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Pension Credit is a benefit you can begin receiving once you've nearly reached the State Pension age. It’s aimed at older adults who may need extra financial support.
There are two main parts to Pension Credit - guarantee credit and savings credit. Both act as a top-up to make day-to-day living that little bit easier for older adults.
In this article, we’ve gone over what Pension Credit is, whether you’re eligible, how much you’ll get and how to claim it. We’ve also looked at the different pensioner benefits which are available to people who claim Pension Credit.
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As we mentioned, Pension Credit provides extra money to help with living costs for people who are over the State Pension age and have a low income.
If you’re a carer for a family member or friend, are responsible for children or young adults, or have a disability, you may be eligible for Pension Credit.
Pension Credit payments are made up of two different elements, and we’ve gone over both of these below.
This is the main part of Pension Credit. Guarantee Credit tops up your weekly income to a particular amount.
You may also receive extra amounts if you have any other responsibilities or costs. For instance, any service charges linked to the home you live in. These extra payments also fall under Guarantee Credit.
This is the extra money you’ll get if your income is higher than the basic State Pension. People who reached the State Pension age before 6 April 2016 are eligible.
You’ll get up to £15.94 a week in Savings Credit if you’re single, and up to £17.84 a week if you have a partner.
There are separate rules for couples, as well as for people living in other parts of Europe (we’ve gone over these below).
Most couples who claim Pension Credit do so when they’ve both reached the State Pension age. If you have a partner, income is jointly calculated.
If one of you hasn’t reached the State Pension age, you’ll be classed as a mixed-age couple.
If you’re below the State Pension age but your partner is above it (or vice-versa), you’ll be classed as a mixed-age couple.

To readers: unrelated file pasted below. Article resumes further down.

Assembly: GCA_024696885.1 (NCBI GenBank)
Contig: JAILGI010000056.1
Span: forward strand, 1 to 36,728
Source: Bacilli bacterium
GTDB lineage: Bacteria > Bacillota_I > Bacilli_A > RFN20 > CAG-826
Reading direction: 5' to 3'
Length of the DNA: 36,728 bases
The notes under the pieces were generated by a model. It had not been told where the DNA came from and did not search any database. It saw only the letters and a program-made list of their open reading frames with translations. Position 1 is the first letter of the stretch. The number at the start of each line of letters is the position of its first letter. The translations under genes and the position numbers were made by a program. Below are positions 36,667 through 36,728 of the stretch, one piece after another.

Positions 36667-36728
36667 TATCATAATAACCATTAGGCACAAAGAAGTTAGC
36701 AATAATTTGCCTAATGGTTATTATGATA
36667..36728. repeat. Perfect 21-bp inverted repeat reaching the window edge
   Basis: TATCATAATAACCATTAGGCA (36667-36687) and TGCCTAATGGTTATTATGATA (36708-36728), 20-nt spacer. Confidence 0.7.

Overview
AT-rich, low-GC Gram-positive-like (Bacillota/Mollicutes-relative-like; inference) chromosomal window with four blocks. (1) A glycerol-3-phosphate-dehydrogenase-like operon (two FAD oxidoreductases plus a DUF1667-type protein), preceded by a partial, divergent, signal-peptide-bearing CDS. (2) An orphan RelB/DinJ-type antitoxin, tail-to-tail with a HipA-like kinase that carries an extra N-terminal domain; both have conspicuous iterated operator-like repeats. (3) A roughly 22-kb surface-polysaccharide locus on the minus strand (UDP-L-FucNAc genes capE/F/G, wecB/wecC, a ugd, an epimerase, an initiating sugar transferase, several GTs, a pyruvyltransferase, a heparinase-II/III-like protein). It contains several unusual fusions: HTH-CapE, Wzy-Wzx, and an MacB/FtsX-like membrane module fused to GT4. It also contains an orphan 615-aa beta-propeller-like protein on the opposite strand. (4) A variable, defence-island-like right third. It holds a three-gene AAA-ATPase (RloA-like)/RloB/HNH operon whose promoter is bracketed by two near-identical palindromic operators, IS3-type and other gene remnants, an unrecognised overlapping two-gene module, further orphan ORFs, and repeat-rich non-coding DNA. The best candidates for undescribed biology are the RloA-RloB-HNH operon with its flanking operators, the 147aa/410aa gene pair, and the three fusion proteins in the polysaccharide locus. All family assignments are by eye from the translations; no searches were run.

A mixed-age couple can’t make a new Pension Credit claim. Instead, you’ll need to claim Universal Credit. Having this status may also make you ineligible for certain other means-tested benefits.
However, if you were already receiving Pension Credit or Housing Benefit under the pension age rules pre-May 2019 (or were able to claim by 13th August 2019 and had it backdated before the rule change), you’ll be able to continue receiving pension benefits such as Pension Credit).
Usually, you need to have British citizenship to claim Pension Credit in the UK.
If you’re a citizen of a country in the European Union, the European Economic Area or Switzerland, you need to show you have a settled status or a right to claim benefits in the UK (this is known as a ‘right to reside’).
You also need to show that the UK, Ireland, the Channel Islands or the Isle of Man is your main home and you intend on living there in the future.
Depending on whether you’re single or in a relationship, you’ll get the following top-up to any other income each week:
(The above is guarantee credit - the main element of Pension Credit).
If your income is higher than this, you might still be eligible (such as if you’re a carer, have a disability or have high costs that you need help with like continuing to pay for a house).
For more information, have a guide explaining how much Pension Credit is a week.
If you get Carer’s Allowance or previously claimed it but aren’t currently paid it as you already get a different benefit paying a higher amount, you could receive an extra £42.75 a week.
You may be eligible for an extra £61.88 per week for each child or young person you’re responsible for (usually, they need to live with you and be under 20 years old).
This goes up to £72.31 for the first child or young person if they were born before 6 April 2017.
If the person you’re responsible for is aged between 16 and 20, they must take part in approved training such as a Foundation Apprenticeship, or a course of non-advanced education such as studying for GCSEs or A-levels.
If the child or young person is disabled, you may also be able to receive an extra £33.67 if they receive Disability Living Allowance, Personal Independence Payment or Adult Disability Payment. This goes up to £104.86 if they’re blind or receive the highest component from any of the benefits we just mentioned.
If you receive any of the following, you could be eligible for an extra £76.40 per week:
Pension Credit will either be paid directly into your bank, building society or Post Office account (these are the most common methods of payment).
If none of these previous options are available, it can also be paid through a Payment Exception Service.
Pension Credit is usually paid every four weeks.
You can apply for Pension Credit up to four months before you reach State Pension age and any time after you’ve reached it.
To apply, you’ll need the following information about yourself (and your partner if you have one):
You can apply online using GOV.UK’s free service
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Written by our team of experts and designed to help families fund later life care in England.